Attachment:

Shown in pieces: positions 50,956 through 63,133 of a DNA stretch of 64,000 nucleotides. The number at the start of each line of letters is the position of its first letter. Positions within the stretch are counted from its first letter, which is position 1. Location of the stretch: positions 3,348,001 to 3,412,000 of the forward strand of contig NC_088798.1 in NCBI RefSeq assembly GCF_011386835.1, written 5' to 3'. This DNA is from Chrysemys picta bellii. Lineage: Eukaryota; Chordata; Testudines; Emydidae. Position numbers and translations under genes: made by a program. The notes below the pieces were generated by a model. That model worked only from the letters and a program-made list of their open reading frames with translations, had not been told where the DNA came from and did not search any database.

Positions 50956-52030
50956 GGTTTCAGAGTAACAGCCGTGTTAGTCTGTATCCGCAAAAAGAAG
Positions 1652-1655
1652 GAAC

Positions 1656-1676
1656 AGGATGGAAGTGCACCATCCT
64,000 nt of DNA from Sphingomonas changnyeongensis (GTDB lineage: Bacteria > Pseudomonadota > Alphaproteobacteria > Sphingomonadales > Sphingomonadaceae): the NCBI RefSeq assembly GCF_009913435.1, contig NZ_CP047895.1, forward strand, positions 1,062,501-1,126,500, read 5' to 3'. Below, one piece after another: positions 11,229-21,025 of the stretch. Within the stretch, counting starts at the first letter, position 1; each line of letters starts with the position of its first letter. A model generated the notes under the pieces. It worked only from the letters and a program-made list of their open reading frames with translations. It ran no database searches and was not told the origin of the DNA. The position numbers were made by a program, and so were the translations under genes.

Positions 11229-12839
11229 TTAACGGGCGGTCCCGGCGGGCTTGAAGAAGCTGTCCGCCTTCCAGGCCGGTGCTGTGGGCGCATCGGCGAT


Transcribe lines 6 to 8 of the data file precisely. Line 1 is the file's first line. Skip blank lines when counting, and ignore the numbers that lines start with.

Positions 1656-1676
1656 AGGATGGAAGTGCACCATCCT
64,000 nt of DNA from Sphingomonas changnyeongensis (GTDB lineage: Bacteria > Pseudomonadota > Alphaproteobacteria > Sphingomonadales > Sphingomonadaceae): the NCBI RefSeq assembly GCF_009913435.1, contig NZ_CP047895.1, forward strand, positions 1,062,501-1,126,500, read 5' to 3'. Below, one piece after another: positions 11,229-21,025 of the stretch. Within the stretch, counting starts at the first letter, position 1; each line of letters starts with the position of its first letter. A model generated the notes under the pieces. It worked only from the letters and a program-made list of their open reading frames with translations. It ran no database searches and was not told the origin of the DNA. The position numbers were made by a program, and so were the translations under genes.